Managing paid search marketing campaigns can be very challenging for companies, especially when trying to account for all of the possible search strings that people enter when searching for a product. For example, the search queries “winter jacket” and “jacket for winter” are the exact same thing. So to make sure to capture all of the variations of how customers search for a product or service, marketers have to build large, overly redundant keywords lists to reach these customers. Fortunately that is no longer the case as Google has just announced the expansion of close variant matching to their popular AdWords program.
Close variants help marketers connect with people who are looking for their business, despite slight variations in the way people search. By extending the close variant matching to include additional rewording and reordering for exact match keywords, it will be much easier for advertisers to reach more of their customers. Additionally, early tests show Adword advertisers may see up to 3% more exact match clicks on average while maintaining comparable clickthrough and conversion rates.
As simple as it may sound, words that don’t impact the intent behind the query will be ignored. These Function words are prepositions (in, to), conjunctions (for, but), articles (a, the) and other words. However, in cases where the function word would affect the meaning, the function word won’t be ignored but instead reworded/changed. For example, the “to” in “flights to new york” would not be ignored, because a “flight from new york” is not the same as a “flight to new york.”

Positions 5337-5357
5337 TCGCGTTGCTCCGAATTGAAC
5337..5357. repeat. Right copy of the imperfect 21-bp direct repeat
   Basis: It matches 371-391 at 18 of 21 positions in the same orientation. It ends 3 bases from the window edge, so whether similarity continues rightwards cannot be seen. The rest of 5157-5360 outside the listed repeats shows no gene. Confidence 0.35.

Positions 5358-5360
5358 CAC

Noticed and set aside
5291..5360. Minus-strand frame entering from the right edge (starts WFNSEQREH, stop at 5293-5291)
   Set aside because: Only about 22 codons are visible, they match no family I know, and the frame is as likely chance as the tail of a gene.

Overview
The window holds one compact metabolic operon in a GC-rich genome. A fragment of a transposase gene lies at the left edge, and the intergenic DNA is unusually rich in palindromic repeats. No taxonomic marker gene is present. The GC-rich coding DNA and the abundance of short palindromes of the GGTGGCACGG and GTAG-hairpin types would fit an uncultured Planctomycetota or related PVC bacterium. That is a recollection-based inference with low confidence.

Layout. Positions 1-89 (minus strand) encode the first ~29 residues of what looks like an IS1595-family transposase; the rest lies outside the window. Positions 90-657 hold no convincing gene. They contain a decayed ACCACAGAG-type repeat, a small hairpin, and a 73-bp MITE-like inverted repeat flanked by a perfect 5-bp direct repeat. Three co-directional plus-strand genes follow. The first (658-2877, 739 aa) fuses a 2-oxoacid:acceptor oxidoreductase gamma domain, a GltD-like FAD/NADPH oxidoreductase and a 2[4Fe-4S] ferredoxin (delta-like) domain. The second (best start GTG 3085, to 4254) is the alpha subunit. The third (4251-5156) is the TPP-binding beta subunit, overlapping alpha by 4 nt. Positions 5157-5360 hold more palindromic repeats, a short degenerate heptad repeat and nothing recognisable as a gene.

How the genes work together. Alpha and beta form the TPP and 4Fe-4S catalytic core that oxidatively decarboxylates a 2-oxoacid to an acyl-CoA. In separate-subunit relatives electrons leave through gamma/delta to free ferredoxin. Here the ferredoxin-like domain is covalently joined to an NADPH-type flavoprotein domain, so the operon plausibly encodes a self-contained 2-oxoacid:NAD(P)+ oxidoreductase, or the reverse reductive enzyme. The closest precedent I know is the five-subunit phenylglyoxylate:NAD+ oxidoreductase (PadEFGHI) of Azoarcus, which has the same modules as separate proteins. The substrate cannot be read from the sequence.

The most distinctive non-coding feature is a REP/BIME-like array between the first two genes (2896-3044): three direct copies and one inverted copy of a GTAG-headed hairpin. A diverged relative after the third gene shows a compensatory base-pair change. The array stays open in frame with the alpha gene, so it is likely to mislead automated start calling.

The other AdWords close variant matching tweak addresses word order. Two keywords can share the same meaning, even if the word order is slightly different. For example, “buy new cars” and “new cars buy” have the same meaning. Now, exact match will use that same logic to match with queries that are reordered variations of your keyword.
Putting all of this together, Google states “With this expansion of close variants, you’ll no longer have to build and maintain lists of reworded and reordered exact match keywords to get the coverage you want. If you already use reworded or reordered keyword variations, AdWords will still prefer to use those keywords identical to search queries. Phrase match keywords aren’t included in this update.”